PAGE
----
Defying laws against public demonstrations, tens of thousands of protestors, self-described “indignados,” occupied Madrid’s Puerta del Sol and gathered in 162 squares in towns and cities across Spain protesting unemployment, government austerity and a political system that serves only the banks and big business. Following are excerpts from an in-person participant-observer sent to us by the editors of the Hindi publication, Faridabad Majdoor Samachar.
A friend says, “Now it’s not a matter of taking the streets, it’s a matter of creating the square.” She’s pointing out a decisive difference we have to understand.
What do we, in the square, have in common? Not a specific demand, more like sharing of a problem. The problem is representation. We don’t want those who have the least, to pay for the crisis. But this is what is happening. People should rule, representation should be representative. That is why “They call it democracy but it’s not” and “They don’t represent us” are the two hit slogans here. I wander around Sol and see three posters in a row: “Self-management,” “Reform the electoral laws,” and “We don’t want corrupt politicians, we want efficient managers.”
Another friend says: “Its like everyone is in love. Look, what smiles.” From the first day I was impressed with the seriousness, the high degree of maturity and organization throughout the camp. There is abundant food and coffee (much donated by neighbors). Cleaning is done with care and we are continually reminded that “this is not a party.” On Thursday there were a couple of play areas for children with cardboard floors and lots of kids playing and painting. In the groups and the commissions, which are meeting all over the place, there are astonishing levels of listening, as if it were clear to all that it is less important what each one brings with him or her than what we can create together.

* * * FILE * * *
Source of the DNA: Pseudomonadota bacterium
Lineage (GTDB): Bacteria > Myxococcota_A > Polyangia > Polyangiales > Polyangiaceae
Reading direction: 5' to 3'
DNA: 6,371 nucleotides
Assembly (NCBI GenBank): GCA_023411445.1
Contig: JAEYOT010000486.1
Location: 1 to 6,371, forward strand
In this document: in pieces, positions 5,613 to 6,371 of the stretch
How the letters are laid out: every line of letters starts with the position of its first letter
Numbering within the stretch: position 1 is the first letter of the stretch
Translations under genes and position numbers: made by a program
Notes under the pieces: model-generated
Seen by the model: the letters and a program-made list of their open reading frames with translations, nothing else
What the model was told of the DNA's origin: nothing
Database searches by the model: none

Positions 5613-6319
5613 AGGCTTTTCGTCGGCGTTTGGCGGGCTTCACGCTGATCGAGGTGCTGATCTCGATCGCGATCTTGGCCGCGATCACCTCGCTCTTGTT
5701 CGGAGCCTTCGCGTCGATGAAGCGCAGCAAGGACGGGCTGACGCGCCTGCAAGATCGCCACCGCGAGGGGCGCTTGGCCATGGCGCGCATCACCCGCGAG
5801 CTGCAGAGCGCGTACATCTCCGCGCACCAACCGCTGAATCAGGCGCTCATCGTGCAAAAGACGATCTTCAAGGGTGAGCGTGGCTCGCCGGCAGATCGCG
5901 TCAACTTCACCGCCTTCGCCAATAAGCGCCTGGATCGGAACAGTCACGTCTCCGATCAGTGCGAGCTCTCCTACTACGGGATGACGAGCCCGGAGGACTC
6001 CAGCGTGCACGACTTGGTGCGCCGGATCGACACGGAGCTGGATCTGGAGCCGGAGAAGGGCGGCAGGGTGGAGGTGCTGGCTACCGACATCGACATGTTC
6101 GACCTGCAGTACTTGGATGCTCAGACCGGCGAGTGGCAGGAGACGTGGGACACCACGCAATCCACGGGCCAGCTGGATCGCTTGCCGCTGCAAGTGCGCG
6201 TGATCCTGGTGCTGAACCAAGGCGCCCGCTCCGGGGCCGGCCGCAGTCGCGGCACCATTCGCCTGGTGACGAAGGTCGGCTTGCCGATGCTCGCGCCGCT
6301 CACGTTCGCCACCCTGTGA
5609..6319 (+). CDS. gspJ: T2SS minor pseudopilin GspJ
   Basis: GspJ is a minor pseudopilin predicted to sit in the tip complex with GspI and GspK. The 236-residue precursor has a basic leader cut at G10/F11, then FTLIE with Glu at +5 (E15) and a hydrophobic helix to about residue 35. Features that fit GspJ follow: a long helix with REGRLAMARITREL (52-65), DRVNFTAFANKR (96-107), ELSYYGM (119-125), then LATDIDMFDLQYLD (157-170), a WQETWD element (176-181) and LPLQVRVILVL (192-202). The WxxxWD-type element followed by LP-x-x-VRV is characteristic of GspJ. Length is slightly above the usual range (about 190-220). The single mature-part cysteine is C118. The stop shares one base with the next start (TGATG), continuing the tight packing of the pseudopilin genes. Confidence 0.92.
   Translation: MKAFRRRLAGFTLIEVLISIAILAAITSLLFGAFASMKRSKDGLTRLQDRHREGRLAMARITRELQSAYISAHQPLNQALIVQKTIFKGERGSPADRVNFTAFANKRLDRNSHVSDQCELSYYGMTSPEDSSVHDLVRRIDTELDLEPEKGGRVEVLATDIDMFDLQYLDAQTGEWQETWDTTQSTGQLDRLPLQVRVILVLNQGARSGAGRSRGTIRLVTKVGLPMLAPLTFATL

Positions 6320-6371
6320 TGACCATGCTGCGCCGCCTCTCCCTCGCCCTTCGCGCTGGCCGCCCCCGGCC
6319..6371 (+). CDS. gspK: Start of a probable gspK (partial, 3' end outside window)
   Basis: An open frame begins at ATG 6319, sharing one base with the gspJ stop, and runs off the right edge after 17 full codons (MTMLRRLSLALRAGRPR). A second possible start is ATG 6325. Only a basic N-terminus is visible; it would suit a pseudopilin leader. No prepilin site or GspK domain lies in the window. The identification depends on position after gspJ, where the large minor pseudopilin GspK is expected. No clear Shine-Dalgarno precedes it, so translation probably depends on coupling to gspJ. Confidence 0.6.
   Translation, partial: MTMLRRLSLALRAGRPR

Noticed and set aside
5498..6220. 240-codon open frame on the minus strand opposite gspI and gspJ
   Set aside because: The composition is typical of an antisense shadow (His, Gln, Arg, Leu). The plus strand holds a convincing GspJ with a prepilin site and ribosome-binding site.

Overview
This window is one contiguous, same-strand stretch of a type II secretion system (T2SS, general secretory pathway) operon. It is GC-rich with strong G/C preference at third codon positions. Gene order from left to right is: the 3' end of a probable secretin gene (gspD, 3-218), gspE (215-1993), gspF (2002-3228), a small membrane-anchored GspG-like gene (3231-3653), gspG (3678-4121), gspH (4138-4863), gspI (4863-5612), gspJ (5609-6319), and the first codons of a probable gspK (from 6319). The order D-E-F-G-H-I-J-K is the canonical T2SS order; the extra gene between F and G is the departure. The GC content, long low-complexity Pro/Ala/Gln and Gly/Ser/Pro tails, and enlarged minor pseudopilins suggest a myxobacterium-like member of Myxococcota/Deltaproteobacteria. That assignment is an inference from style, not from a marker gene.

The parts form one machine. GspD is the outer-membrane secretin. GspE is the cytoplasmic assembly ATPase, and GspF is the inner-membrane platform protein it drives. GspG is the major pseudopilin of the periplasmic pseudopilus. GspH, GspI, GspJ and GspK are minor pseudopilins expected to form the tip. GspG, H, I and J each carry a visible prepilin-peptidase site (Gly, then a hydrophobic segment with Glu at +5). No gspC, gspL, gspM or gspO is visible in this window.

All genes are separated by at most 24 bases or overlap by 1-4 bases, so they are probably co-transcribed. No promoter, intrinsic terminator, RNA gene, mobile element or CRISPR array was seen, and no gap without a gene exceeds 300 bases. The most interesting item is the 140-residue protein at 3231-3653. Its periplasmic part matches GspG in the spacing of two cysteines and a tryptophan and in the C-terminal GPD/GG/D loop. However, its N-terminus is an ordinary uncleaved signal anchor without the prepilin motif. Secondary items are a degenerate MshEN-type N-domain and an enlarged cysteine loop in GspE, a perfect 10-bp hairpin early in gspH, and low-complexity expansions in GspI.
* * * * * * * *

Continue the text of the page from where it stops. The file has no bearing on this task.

“Here a person can live!” says someone near me. The collective effort to take care of the space builds, during a few days, a little habitable world with room for all of us. It is what I read about Tahrir Square a few months ago.
It seems that in the plaza in the center of Sol, where the working-groups operate, money is not accepted. Any collaboration or donation is welcome, but not money.
“The democracy we want is already the organization of the square itself.”
Blessed be those who decided not to budge from Sol after the demonstration. I thought it was planned by those who called for the demonstration, but that was not so. It is one of those incredible gestures that make things happen against all predictions.
–Amador Fernández Savater
It’s true that we’re indignant. But not just that. If it were just indignation that brought us together in the streets and squares of our cities, the movement would have less force. Once the moment of excitement had passed we would have gone home. That is not what is happening. After the demonstrations, groups–some larger, some smaller–have camped in the squares and after being evicted, have returned again and again. This shows a will to be heard which goes far beyond mere indignation, a will which is opening up new means of doing politics on the basis of the idea that “politics” is not only nor principally a profession–the “business” of the so-called political class–but rather that politics is the only way we have to resolve problems collectively.